The Roman magistrate and military officer Cato used a paste of chopped cabbage leaves to heal wounds. And in the 18th century no ship left the harbour without cabbages. Like the famous Captain Cook: on his first voyage, when he encountered a heavy storm which resulted in many wounded men, he had his ship’s doctor treat the wounds with a paste of cabbage, as did Cato many centuries earlier on the battle fields of Rome. It worked and since then ships only sailed with sauerkraut (fermented cabbage) and raw cabbages.
Pythagoras was a real vegetarian. When he made offerings to the Gods, it was not meat (he did not want to kill animals) or cooked food, but raw vegetables and grains, because he strongly believed that unfired food kept a person with a sharp mind and a healthy body. He also loved cabbage and had different recipes for it. Like Nut Stuffed Cabbage Rolls
12 large cabbage leaves
1 loaf barley bread or Essene bread made from sprouted whole grains
2 tablespoons grated onion
1 cup hazelnuts or pecans
1/2 cup diced celery
2 teaspoons mixed herbs
Salt and pepper to taste
Crumble the Essene bread into a mixing bowl. (NB: Essene bread is moist and friable and crumbles easily.) Then add the grated onion, the chopped nuts, the diced celery, the mixed herbs and the spices.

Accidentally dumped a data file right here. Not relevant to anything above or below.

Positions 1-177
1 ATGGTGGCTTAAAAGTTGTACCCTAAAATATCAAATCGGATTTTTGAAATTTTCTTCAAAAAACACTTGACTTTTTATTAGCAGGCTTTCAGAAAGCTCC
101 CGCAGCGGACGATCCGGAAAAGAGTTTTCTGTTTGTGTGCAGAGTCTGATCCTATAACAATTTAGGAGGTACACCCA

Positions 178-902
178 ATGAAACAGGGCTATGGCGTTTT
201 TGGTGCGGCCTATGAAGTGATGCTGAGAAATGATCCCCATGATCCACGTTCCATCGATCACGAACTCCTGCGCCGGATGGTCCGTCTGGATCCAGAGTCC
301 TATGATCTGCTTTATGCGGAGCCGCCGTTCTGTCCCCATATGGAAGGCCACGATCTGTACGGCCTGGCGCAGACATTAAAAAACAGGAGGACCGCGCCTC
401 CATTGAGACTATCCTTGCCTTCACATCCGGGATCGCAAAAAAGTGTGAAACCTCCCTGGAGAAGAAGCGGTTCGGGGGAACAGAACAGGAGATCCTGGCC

With a sharp knife, cut out the hard stem from each cabbage leaf. Lay the leaf flat on a working surface, and spoon the filling onto the edge of the leaf. Coat the edge evenly, then roll it up tightly. If the cabbage leaves are small in size, take two leaves and arrange them so that one edge overlaps the other; line the leading edge with the filling and roll it up. Serve garnished with sprigs of parsley or mint.
The original recipe was called Acorn-stuffed Cabbage Rolls. In ancient times acorn was a popular food, but since we no longer eat them, they are replaced by nuts. How healthy it may be and even with nuts, this recipe will not be my favourite, because everything is raw, even the bread (Grind 2 cups sprouted barley and ½ cup of dry figs together and knead. Shape into a loaf, and set aside for 12 hours before serving).
I never was a big fan of cabbage, but on Lesvos I started to appreciate this vegetable more and more. It is perfect to stir-fry and in many other ways can be transformed into a tasty dish. And one cabbage can last you a few days. Last week I saw in the paper a photograph of a man from Agia Paraskevi who harvested a cabbage of 11 kilo’s. Such a big one will last you a whole winter! Although once a cabbage is cut, it will rapidly lose its vitamins.
On the Internet I found a website with tasty looking and more modern recipes with cabbage than the one of Pyhtagoras (the recipe of the raw salad from Pliny the Elder does not seem that bad): Greek cabbage recipes from Yummly. Not all the recipes seem very Greek to me, but they are all made with Greek ingredients. The coming days I will try them out because the end of the winter does seem to be very far away and Pythagoras did forget another property of cabbages: it warms the soul. And a warm soul we are going to need very badly for the coming cold carnival.